6. City Press. (2016, 13 November). State capture investigation: Kill Zuma’s deal.Google Scholar
  7. City Press. (2016, 12 November). Zuma tells MPs to vote against motion or else.Google Scholar
  8. City Press. (2016, 27 November). Zuma’s ANC leadership left hanging by a thread.Google Scholar
  9. Corke, E. (2015, 18 October). I am a victim of unregulated media. EWN. Available at Accessed 15 February 2018.
  10. Daily Maverick. (2011, 13 June). Manyi vs the media: The ad budget battle begins. Available at Accessed 15 February 2018.
  11. Daniels, G. (2012). Fight for democracy: The ANC and the media in South Africa. Johannesburg: Wits Press.Google Scholar
  12. eNCA. (2013, 10 September). Accessed 15 February 2018.
  13. eNCA. (2015). Zuma takes a swipe at media over xenophobia coverage.Google Scholar
  14. Fanon, F. (1952). Black skin white masks. London: Pluto Press.Google Scholar
  15. Jadoo, Y. (2013, 30 October). Media must put SA first. The Citizen. Available at Accessed 15 February 2018.
  16. Kay, S. (2003). Žižek: A critical introduction. Cambridge: Polity Press.Google Scholar
  17. Mail & Guardian. (2010, 15 August). Zuma: ANC not trying to control the media. Available at Accessed 15 February 2018.
  18. Mail & Guardian. (2011, 24–30 June). Delay in the fight against secrecy not a final victory.Google Scholar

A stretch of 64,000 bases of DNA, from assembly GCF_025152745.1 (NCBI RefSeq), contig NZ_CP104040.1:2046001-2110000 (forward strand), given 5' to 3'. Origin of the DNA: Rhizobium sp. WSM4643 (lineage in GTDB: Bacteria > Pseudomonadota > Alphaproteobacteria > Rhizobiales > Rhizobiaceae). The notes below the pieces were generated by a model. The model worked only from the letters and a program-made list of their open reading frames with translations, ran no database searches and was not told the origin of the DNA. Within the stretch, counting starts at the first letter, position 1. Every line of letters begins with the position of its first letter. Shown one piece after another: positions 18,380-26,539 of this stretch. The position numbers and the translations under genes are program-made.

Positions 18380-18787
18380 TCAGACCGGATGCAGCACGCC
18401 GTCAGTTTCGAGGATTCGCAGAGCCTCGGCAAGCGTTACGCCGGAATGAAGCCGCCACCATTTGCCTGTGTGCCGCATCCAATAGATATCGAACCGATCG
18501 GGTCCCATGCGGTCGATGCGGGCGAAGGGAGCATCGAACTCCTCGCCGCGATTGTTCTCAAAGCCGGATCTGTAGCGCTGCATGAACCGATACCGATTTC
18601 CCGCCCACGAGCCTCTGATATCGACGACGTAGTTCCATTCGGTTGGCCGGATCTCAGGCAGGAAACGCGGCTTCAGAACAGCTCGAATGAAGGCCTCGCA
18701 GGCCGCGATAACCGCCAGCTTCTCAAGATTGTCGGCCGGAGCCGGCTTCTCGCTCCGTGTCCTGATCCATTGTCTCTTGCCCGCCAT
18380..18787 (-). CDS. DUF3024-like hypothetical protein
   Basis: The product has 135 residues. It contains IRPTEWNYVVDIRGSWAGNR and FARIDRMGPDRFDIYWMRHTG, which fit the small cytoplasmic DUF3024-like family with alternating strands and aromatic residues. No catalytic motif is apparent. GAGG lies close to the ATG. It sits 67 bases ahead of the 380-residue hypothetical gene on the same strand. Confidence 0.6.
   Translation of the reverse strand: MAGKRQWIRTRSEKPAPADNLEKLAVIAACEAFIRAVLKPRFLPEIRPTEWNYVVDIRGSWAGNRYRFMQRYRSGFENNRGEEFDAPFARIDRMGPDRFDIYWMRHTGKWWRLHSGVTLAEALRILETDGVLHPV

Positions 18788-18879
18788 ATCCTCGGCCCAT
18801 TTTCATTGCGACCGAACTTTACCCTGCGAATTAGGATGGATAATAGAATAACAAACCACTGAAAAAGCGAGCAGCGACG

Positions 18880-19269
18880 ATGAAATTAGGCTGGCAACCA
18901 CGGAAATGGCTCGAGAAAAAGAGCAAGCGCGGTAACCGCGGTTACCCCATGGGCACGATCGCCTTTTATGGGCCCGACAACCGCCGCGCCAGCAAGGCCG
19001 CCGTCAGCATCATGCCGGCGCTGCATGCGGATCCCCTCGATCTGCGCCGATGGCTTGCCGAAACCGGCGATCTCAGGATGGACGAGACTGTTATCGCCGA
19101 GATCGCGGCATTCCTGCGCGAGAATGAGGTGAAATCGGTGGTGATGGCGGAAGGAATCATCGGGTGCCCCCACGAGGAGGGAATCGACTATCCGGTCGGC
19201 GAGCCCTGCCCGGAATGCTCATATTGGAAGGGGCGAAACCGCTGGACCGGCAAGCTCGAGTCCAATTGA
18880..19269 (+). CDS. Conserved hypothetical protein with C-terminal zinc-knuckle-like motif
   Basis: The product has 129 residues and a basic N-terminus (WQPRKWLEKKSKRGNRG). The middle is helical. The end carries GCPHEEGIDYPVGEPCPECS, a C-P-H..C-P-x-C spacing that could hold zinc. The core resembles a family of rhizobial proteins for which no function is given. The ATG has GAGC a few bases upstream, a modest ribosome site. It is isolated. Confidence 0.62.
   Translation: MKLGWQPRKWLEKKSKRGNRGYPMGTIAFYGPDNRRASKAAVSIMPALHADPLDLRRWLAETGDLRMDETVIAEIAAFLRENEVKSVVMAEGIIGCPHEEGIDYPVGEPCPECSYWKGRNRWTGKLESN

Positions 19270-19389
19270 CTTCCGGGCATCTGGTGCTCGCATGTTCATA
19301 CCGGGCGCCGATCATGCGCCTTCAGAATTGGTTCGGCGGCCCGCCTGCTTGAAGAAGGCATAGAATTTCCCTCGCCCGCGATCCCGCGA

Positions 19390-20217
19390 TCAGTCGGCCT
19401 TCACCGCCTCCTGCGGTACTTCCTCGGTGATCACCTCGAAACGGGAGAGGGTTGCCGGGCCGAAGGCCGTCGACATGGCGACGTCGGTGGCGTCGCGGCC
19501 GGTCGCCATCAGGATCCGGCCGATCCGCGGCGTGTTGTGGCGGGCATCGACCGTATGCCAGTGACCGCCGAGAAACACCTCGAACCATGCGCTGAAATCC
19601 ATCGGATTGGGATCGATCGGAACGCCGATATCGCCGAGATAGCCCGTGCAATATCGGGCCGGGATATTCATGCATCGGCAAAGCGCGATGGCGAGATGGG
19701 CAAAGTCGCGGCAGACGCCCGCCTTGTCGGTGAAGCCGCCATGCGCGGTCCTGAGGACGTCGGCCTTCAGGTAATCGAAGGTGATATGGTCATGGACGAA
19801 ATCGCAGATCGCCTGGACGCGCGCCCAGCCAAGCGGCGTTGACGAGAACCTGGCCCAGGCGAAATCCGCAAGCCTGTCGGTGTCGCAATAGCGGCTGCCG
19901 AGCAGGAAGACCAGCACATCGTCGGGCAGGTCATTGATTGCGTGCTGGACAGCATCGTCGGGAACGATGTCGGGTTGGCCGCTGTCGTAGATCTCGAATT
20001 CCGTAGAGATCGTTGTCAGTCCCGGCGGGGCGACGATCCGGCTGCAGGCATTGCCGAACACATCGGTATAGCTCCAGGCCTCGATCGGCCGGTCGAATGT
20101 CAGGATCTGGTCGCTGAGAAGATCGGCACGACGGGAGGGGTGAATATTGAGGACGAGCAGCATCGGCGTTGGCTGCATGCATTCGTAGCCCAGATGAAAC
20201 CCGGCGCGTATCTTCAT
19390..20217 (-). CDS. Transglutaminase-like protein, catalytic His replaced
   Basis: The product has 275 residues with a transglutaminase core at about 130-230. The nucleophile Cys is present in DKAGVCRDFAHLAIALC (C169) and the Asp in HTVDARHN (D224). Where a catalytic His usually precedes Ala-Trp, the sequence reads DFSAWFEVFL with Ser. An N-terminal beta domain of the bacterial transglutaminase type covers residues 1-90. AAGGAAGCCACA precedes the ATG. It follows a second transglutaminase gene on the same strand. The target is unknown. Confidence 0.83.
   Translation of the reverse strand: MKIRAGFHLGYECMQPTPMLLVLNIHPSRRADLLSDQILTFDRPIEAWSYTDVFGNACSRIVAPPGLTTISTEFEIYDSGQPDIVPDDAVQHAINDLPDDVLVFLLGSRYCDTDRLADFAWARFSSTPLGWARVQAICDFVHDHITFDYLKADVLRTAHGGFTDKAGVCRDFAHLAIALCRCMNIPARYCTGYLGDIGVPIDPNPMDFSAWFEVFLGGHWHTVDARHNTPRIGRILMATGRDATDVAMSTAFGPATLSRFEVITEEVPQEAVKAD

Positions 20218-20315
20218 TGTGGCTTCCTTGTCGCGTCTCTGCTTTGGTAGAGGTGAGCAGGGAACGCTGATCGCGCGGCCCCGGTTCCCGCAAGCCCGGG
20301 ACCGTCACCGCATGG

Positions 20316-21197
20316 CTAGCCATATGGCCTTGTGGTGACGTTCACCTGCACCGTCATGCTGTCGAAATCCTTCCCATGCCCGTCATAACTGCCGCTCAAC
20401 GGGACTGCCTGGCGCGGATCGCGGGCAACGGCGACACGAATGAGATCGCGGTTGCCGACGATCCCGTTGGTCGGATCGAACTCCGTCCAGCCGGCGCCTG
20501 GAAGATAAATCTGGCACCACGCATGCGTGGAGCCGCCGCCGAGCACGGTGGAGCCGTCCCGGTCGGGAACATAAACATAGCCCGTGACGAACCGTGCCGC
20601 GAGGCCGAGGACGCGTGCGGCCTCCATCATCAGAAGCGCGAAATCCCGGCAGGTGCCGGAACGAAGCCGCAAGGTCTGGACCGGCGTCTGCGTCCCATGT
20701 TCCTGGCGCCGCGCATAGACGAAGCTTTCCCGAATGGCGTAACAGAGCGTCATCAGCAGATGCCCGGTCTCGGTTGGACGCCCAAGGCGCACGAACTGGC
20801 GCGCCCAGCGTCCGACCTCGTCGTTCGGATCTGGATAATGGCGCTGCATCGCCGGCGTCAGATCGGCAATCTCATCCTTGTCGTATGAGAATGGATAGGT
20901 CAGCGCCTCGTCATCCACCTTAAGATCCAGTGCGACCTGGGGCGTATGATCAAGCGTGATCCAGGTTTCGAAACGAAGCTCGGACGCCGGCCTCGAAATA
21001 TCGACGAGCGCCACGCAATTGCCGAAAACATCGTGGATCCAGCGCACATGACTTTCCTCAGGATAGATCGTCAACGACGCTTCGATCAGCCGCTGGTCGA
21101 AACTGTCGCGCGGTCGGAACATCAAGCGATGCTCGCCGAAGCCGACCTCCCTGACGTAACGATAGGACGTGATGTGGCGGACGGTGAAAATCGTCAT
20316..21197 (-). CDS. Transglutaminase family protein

19. Mail & Guardian. (2011, 17–23 June). Open season on media.Google Scholar
  20. Mail & Guardian. (2013, 10 September). Zuma condemns opposite of the positive SA media. Available at Accessed 15 February 2018.
  21. Mail & Guardian. (2016, 1–7 April). Concourt klap: What next for JZ?Google Scholar
  22. Mail & Guardian. (2016, 4–10 November). Zuma at the precipice.Google Scholar
  23. Mail & Guardian. (2016, 16–22 September). Zuma pals score first nuke deal.Google Scholar
  24. Mail & Guardian. (2016, 26 August–1 September). Zuma’s hit list.Google Scholar
  25. Mouffe, C. (2000). The democratic paradox. London: Verso.Google Scholar
  26. (2015). Media to blame for Nkandla perceptions—Zuma. Available at Accessed 15 February 2018.
  27. R2K. (2014, 11 September). What’s still wrong with the secrecy bill. Available at Accessed 28 January 2009.
  28. Sunday Times. (2013, 6 May). Zuma’s name secured Gupta landing.Google Scholar
  29. Sunday Times. (2016, 3 April). For the sake of your country, Mr. President, GO NOW!Google Scholar
  30. Sunday Times. (2016, 27 March). Nkandla fall guy hits out at Zuma.Google Scholar
  31. Sunday Times. (2016, 17 April). Operation Exit Zuma.Google Scholar
  32. Sunday Times. (2016, 1 December). Three damning blows for Zuma.Google Scholar
  33. The Guardian. (2013, 12 September). South Africa secrecy law surprise as Zuma rejects controversial bill.Google Scholar
  34. The Media Online. (2013, 11 September). Zuma likes the idea of patriotic media. Available at Accessed 15 February 2018.
  35. Zizek, S. (1989). The sublime object of ideology. London: Verso.Google Scholar

Copyright information

© The Author(s) 2018

Authors and Affiliations

  1. 1.University of the WitwatersrandJohannesburgSouth Africa

Personalised recommendations